Film photography · Medium Format · Photography

Too much fish

I’ve just eaten my tea not too long back. Tea in this case, for those unfamiliar with the term outside the drink, is vernacular for evening meal, or dinner, if you like. I think it’s a largely working class use of the word, but it’s what I grew up with and what I continue to use. I don’t think I’ve ever used the term dinner. To confuse matters further, dinner is what I call the midday meal – lunch to posher folks than I – again a standard working-class thing I think (although I do use lunch sometimes too).

Anyway, I had fish for tea today, and got a couple of pieces out from the freezer this morning. Normally I would only have a single fillet, but these felt somewhat small, so I got out two of them.

I should have just gotten one.

While not huge, there was definitely more fish there than I needed (although not too much to eat!). Anyway, I made some batter and shallow fried them and had them with some mushy peas. Very tasty they were too.

Anyway, on to today’s photo – another frame from the roll of Ortho Plus. This one took a bit of post-processing to get it looking how I wanted as it looked very dark and drab on the initial scan. I think the editing has introduced some noise, and it looks almost digital if you zoom right in. It looks better than it did though.

The road near the woods

Yashica Mat 124G & Ilford Ortho Plus 80 . Ilfotec DD-X 1+4 10.5 mins @ 20°.

Taken on 6 November 2021

35mm · Film photography · Photography

Pausing on a country lane

A couple of weeks ago I wrote a post about how I’d gone out for a spot of photography as a break from all the renovation and decorating that has been going one, but then forgot to take my tripod with me.

Today’s photograph was made when I realised what I had done. Instead of a medium format picture of this scene, I used my XA3 which I had thankfully taken along too. Although the day was dull and without much in the way of good light, the HP5+ in the XA3 was being pushed a stop to 800asa, so gave me good leeway in the conditions.

I’m not sure how a 6×6 medium format version of this scene shot on Ilford Ortho Plus would have looked, but this HP5+ version came out nicely.

Sometimes a mistake
Can lead to good things instead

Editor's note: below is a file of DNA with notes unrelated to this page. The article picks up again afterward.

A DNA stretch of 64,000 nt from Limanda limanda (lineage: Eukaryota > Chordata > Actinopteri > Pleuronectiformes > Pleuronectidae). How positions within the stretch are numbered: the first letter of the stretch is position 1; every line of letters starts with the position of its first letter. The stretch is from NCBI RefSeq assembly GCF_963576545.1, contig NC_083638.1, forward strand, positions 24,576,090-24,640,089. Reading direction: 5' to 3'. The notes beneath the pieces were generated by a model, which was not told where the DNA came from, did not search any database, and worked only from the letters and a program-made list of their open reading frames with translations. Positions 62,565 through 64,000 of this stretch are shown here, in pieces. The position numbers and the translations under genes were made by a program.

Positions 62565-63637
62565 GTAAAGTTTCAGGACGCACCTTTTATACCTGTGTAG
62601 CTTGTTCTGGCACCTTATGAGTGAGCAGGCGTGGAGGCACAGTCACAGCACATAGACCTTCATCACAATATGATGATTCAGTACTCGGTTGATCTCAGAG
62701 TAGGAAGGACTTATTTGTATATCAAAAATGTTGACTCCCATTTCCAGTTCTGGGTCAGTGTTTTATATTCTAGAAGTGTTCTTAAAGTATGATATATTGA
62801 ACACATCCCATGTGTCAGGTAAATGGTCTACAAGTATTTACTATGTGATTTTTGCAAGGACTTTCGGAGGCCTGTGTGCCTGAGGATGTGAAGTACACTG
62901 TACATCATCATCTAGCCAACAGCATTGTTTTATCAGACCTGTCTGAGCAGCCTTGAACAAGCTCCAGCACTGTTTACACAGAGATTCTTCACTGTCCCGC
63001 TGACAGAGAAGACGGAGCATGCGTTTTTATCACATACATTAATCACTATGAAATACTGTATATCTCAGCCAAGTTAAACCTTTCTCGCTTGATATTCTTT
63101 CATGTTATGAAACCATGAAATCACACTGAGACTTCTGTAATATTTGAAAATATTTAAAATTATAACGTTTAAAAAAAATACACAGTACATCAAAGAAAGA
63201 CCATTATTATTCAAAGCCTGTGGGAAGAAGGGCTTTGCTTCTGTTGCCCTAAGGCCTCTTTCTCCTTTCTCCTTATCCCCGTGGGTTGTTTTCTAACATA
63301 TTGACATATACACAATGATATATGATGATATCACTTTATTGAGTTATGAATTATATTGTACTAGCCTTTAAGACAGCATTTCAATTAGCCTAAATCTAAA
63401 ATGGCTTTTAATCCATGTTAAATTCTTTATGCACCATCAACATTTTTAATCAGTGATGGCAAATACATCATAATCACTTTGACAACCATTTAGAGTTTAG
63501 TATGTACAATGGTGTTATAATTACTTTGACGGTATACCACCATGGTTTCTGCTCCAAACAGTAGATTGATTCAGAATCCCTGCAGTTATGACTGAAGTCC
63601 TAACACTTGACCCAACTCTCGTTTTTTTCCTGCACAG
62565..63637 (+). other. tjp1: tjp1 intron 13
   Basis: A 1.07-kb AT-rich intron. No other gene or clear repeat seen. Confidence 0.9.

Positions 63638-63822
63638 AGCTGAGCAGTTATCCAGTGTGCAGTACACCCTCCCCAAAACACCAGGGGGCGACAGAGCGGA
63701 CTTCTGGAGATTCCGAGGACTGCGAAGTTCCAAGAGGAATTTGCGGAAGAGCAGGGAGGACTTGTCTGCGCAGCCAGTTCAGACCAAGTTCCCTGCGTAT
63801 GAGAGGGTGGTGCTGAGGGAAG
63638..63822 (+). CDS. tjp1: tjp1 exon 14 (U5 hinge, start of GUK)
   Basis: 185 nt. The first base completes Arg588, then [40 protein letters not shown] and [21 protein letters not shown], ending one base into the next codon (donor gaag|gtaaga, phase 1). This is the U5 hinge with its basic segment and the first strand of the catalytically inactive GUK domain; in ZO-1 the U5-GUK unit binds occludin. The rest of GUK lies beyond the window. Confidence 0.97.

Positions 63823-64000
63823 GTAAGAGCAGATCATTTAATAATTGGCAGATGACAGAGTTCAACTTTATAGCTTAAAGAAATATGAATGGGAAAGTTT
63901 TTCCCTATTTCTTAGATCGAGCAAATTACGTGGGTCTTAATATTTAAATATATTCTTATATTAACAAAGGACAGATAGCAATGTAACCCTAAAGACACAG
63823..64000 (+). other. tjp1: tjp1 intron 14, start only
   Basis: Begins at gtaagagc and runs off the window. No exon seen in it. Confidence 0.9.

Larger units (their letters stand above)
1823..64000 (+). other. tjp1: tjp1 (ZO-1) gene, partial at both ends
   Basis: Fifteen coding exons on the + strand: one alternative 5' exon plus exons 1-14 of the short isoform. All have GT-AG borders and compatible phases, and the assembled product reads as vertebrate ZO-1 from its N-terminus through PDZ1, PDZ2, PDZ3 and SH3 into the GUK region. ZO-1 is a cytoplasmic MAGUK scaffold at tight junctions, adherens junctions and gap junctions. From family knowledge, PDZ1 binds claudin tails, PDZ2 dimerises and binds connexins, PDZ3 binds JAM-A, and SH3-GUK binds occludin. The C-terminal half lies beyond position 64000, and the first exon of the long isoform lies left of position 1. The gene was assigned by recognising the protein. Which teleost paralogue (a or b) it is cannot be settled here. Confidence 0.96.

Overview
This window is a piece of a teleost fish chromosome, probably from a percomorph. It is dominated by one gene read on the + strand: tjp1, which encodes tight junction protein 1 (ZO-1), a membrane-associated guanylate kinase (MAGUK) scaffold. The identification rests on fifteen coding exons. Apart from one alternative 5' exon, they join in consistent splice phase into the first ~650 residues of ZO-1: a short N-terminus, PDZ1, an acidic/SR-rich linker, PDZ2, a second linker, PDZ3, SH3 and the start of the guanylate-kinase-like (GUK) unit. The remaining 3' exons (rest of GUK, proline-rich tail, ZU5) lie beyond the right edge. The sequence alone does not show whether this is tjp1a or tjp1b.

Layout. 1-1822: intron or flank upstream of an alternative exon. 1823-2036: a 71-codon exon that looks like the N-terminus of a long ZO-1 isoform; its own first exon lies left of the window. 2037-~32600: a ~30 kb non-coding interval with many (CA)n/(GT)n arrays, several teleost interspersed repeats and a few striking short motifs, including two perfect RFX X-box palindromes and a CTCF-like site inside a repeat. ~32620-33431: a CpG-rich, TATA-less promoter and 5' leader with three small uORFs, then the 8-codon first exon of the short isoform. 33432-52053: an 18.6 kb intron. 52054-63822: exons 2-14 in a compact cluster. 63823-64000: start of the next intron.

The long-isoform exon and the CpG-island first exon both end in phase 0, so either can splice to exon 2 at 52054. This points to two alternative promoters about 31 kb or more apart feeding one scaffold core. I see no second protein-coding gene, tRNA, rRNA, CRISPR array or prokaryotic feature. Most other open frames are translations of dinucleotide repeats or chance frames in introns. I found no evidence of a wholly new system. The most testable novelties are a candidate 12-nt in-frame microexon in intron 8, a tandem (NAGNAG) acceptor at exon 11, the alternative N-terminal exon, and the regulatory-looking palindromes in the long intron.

Of disappointment

Between Elmton and Whaley

Olympus XA3 & Ilford HP5+ (@800asa). Ilfotec DD-X 1+4 10mins @ 20°

Taken on 22 October 2021

Film photography · Medium Format · Photography

Look both ways

Another couple of photos made near the village of Tideswell. I found this location on Google Maps while planning my walking route and decided it would be a good location for a photograph or two.

The puddles on the track add interest but also meant slick mud and, if you look closely, you can see evidence of my passing in the middle of the lane.

The pictures depict the lane in both directions, although not from the same precise point.

Muddy puddle track
On a day with atmosphere
A draw for my eye

The house at the bottom
The other way

Yashica Mat 124G & Ilford HP5+. Ilfotec DD-X 1+4 9mins @ 20°.

Taken on 24 May 2021

35mm · Film photography · Photography

On an overcast day

I guess that this is a direct follow on to yesterdays photos, although this one was taken earlier – within a few minutes of the flooded field photograph that I posted a week or so back.

Once again, you will see the appearance of powerlines in the picture. While they add to the composition , they (and the tree and the road) were not the primary reason for taking the photo. That honour goes to the second bush from the right. You can’t tell from this black and white conversion, but it was a vivid autumnal orange, and attracted me to the scene. Alas, the uniform overcast grey sky meant that the colour image was a little drab, even with the splash of orange, so I went for the conversion instead, where the powerlines, tree and road make the shot.

FILM - Overcast

Canon Sure Shot Telemax & Kodak Colorplus (converted to B&W).

Taken on 9 November 2019

35mm · Film photography · Photography

Twisting track